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Mind Your Manors: Get to know the stately houses of West London

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By Elisa Freeling

Once rural getaways for various wealthy and titled types, West London’s magnificent manor houses and gardens were handed over to the public, subsumed by the burgeoning city and now provide an oasis for all. Many of these manors were neglected for decades but have undergone (or are undergoing) works to restore their former glory. With pretty gardens, cozy cafés and quirky places for kids to explore, you can while away a day like the lords and ladies used to.

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Chiswick House: Just south of the A4 but feeling miles away from London, Chiswick House and Gardens has been a public park since 1929. Built by the third Earl of Burlington, the 18th century neo-Palladian villa features velvet rooms, with the stunning ceiling in the Blue Velvet Room alone making the house’s entry fee (£6.30 adult/£3.80 child) good value for money.

The gardens recently underwent a £12 million restoration and are now a gorgeous (and free) place for a stroll or a picnic by the cascade or the conservatory. The northern section of the gardens is wooded, and my kids have built many a lean-to with the abundance of logs and other natural materials on hand. For more structured play, there’s a playground conveniently located by the café—you can enjoy your coffee at an al fresco table and still keep an eye on the little ones inside the small gated playground, which includes some groovy sand play with built-in pulleys and such.

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Boston Manor House: Ignore its proximity to the M4 flyover—this Jacobean manor house, built nearly 400 years ago, is the oldest on this list and lovely to look at. Owned by no fewer than seven generations of the apparently quite stable Clitherow family, the house and land were ultimately bought by the Brentford Urban District Council to become a public park in 1924. On weekends entry is free to the ground floor dining room and first floor state rooms, which feature fabulously elaborate plaster ceilings.

Outside, enormous cedars loom over the lawn, just north of which sits a nice little lake. To the south is a great playground plus one of those grown-up workout sites (which my kids seem to like even more than playgrounds).

Osterley Tudor Stables

Osterley House: Originally a Tudor house built in the 1570s, Osterley was remodelled into its imposing neo-classical form in the second half of the 18th century. It’s run by the National Trust, so if you’re not a member you’ll have to pay to enter the house and gardens (£11.50 adult, £5.80 child, or £6.90/£3.50 for just the gardens). However, a large section of the parkland, which sits a bit north of the A4 on its way out to Heathrow, is free to the public, including a small lake you can walk along and a pond, at the end of which are some fantastically huge cedar trees that are fun for the kids to clamber on.

There’s also a café, a National Trust shop and a second-hand bookshop, all in the Tudor-era stables—much grander than similar buildings of the era, and thought to have been built to impress Elizabeth I when she visited in 1576.

If you have National Trust membership or are willing to pay, do head into the formal garden behind the house. While you’re there, don’t miss the nature play area with its sweet rope swings and the ‘climb and chime’ tree, which has a bell up in its branches to be rung by the victorious climber.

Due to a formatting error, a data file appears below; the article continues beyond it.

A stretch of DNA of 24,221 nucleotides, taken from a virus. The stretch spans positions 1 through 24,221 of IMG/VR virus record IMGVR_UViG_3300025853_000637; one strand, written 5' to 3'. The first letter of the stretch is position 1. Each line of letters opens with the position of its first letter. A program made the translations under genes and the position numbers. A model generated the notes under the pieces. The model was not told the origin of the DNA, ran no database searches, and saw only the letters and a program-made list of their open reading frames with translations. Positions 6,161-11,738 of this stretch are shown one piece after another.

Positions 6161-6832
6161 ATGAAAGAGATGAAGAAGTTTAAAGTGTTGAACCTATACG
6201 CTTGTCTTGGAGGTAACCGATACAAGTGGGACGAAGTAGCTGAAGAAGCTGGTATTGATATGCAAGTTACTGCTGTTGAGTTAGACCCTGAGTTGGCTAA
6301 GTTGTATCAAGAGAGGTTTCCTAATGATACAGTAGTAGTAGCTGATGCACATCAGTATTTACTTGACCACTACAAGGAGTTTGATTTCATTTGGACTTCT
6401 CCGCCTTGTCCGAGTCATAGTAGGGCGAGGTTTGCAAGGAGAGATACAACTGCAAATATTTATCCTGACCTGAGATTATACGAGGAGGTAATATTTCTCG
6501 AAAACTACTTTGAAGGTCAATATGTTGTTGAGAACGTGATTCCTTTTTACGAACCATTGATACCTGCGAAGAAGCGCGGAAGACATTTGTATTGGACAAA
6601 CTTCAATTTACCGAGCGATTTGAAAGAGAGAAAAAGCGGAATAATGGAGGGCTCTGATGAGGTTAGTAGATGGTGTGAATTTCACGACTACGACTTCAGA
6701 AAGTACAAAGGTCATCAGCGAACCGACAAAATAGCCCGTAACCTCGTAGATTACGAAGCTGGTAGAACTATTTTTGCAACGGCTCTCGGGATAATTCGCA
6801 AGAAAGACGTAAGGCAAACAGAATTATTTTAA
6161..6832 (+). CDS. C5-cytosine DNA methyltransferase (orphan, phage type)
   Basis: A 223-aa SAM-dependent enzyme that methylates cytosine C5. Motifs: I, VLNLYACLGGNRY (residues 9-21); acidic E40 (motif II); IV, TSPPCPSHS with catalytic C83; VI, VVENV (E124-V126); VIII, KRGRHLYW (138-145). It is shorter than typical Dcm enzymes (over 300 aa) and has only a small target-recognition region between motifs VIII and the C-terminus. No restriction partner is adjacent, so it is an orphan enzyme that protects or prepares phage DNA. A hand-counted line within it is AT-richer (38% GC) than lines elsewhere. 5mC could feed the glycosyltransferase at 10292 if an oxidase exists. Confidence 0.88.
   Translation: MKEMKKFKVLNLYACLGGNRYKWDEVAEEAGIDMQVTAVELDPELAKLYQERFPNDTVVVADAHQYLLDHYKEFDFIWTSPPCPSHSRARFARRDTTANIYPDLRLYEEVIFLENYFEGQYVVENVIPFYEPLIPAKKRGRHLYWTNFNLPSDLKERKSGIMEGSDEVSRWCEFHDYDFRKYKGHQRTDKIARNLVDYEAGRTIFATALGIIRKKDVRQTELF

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Pitzhanger Manor: Currently undergoing restoration, Pitzhanger Manor in Ealing will be closed until 2018, but the house’s garden—neighbouring Walpole Park—is still open. In 1800, the house was bought and redesigned by Sir John Soane in his inimitable style (while the Pitzhanger works are underway, you can check out the Sir John Soane Museum) and served as his country retreat for a decade. Ealing District Council bought the building in 1901 and it became a public library until 1985 (when the library moved to the Ealing Broadway Shopping Centre). The restoration will reintegrate the house and adjoining gallery with the gardens, make the entire house accessible to visitors and bring a new restaurant to the site as well.

Meanwhile you can meander past Soane’s stone bridge along the waterway to the Rickyard café. Sip your coffee while your kids frolic in the neighbouring playground, which feature cool (literally and figuratively) water-spraying posts that kids pump themselves.

Gunnersbury Park House: Also getting some much-needed love is Gunnersbury Park, last owned by the Rothschilds, and property of the Bishop of London from the 11th century to the 19th. Before it shut for its refurb, my kids were captivated by the museum, with its various objects that traced life in Ealing and Hounslow from prehistory to modern times: holdings range from a mammoth molar (found in the riverbed under Hammersmith Bridge) to the original Lucozade sign that greeted motorists on the M4. These will be back on view when works are done in 2018.

The overhaul underway includes restoring the Orangery and Temple, repairing the Round Pond and introducing boating. While you await the restoration, you can still take the kids to the playground and for a wander in the grassy expanses of the park.

Elisa Freeling

Elisa moved to London a decade ago from San Francisco, where, in pre-children days, she was the managing editor at Sierra magazine. She lived in Brook Green, Notting Hill and Chiswick before settling in Northfields, where she lives with her book-loving daughter, architecture-loving son, and thickly moustachioed husband.

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